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Triple Rings

Has anyone tried to make a triple ring which consists of three
bands, usually 12 ga.half round each, that are intertwined (each
one attached to the others)? I have been having a problem sizing
this ring to a custom order. Its easy to make if you don’t need
a specific size. I don’t want to make 5 triple rings in 18K on
the chance that one will be right. Frances

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I’ve found from experience that each band should be about 1 1/2
sizes larger that the actual ring size, using fairly low dome
half round wire. My suggestion is to make a prototype in
sterling, and fine tune the client’s size from that piece.

Rick Hamilton
Richard D. Hamilton
Fabricated 14k, 18k, and platinum Jewelry
wax carving, modelmaking, jewelry photography

These rings were originally designed by Jean Cocteau in 1918 and
made for him by Cartier. You can figure out the sizing by first
cutting three pieces of wire using a ring gauge that shows the
length necessary to make a particular size ring. I would start
out by measuring for a size 10 ring. Bend the blanks around a
mandrel into circles, then link them together and solder the
ends. Make sure each band is round and then put the resulting
ring on a ring mandrel. Note what size the finished ring is,
from there you can figure out what the difference between start
and finished ring size is. For example, if you started with size
10 blanks and the finished ring may turn out to be size 7. For
that particular size of wire you need to cut the ring blanks
three sizes larger than the finished ring. Hope this is clear.

Steven Brixner - Jewelry Designer - San Diego CA USA

Hello Frances, Each individual band needs to be 2.5 sives larger
than the completed piece. Is that what you want to know?
Have a good day. Tom Arnold

Hi: To the best of my knowlege (having been there), the only thing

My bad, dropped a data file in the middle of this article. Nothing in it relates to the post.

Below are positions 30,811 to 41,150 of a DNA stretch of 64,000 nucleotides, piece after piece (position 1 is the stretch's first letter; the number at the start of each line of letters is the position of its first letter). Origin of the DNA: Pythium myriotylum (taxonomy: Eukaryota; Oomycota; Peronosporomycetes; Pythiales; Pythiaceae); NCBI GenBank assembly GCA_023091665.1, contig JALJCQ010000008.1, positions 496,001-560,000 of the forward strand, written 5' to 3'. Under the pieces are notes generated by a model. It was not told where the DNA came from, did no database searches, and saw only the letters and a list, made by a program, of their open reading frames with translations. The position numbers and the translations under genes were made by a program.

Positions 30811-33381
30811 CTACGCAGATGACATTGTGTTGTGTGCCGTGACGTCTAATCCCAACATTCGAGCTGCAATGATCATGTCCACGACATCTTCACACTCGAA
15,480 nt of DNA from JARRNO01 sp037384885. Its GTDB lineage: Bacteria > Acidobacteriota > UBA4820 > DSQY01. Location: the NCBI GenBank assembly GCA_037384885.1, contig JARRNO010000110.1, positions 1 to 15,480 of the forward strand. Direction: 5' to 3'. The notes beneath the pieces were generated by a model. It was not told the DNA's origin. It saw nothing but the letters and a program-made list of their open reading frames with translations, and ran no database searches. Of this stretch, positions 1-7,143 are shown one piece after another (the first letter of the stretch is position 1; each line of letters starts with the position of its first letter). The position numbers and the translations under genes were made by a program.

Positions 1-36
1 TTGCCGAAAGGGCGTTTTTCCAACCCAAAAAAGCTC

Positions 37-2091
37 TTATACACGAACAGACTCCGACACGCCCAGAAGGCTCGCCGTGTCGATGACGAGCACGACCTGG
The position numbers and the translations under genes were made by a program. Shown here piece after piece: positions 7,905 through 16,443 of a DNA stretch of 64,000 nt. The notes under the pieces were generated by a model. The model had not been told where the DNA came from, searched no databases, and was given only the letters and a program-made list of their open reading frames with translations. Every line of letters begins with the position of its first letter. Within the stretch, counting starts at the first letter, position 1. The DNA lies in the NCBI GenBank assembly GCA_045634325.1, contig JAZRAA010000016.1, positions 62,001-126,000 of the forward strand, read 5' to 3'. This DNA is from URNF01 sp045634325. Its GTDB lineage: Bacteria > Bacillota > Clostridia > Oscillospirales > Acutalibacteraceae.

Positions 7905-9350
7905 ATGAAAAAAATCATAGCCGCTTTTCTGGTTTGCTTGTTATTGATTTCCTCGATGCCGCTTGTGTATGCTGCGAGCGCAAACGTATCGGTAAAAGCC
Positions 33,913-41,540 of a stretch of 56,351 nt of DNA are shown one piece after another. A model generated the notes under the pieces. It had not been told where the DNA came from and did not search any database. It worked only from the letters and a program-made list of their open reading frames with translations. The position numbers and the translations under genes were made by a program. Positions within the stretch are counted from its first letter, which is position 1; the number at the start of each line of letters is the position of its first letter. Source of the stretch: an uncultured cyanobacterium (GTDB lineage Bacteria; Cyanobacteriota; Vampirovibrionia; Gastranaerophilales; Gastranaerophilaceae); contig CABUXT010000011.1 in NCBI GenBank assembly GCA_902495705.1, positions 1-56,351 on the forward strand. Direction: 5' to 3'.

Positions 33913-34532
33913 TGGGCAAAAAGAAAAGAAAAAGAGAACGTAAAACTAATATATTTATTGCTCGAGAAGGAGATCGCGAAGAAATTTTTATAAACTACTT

to do is to seperate them by cutting 2, sizing them seperately
(preferably by welding) and connect them again. Don’t even think
of stretching them while together! Hope this helps;


You’re sorta describing the Cartier ™ rolling ring here.
Yeah, they’re a trick to size. Take the diameter of the mandrel
at the size needed, and add to that the thickness of the stock
used for the band. Wherever on the mandrel is that new diameter
is the starting point for the individual bands before they’re
intertwined. I usually make em up, get the seam real tight, and
hook em all together, opening the rings like jump rings
(sideways) so you can close them up without a gap or getting them
again out of round. Then check the size before soldering all the
seams shut. If you need to adjust, you’ll then have a good idea
of how much to adjust the sizes. If, for example, you need an
overall size 10, and after this estimated procedure, the result
comes out at a 10 and a half, you know you’ll need to cut each
band down a half size before reassembling them. Getting the
rounded out, if the stock is heavy, is a bit tricky, since
often, two bands are thicker than the gap in a normal grooved
mandrel, so you can’t just sit two in the groove while you round
out the third on that mandrel. If the stock is thinner, then the
grooved mandrel works fine… And be careful polishing the
insides of the bands after assembly. Having a ring like that
snag on an inside polishing finger is not a pleasant experience,
for either the ring or the polisher.

Peter Rowe

Hi Frances, Make it 21/2 larger and make the rings round on a
groove mandrel. When you make one ring round the 2 other ones are
in the groove. If you need it larger just strech it on the
mandrel with a small steel hammer.
Vincent Guy Audette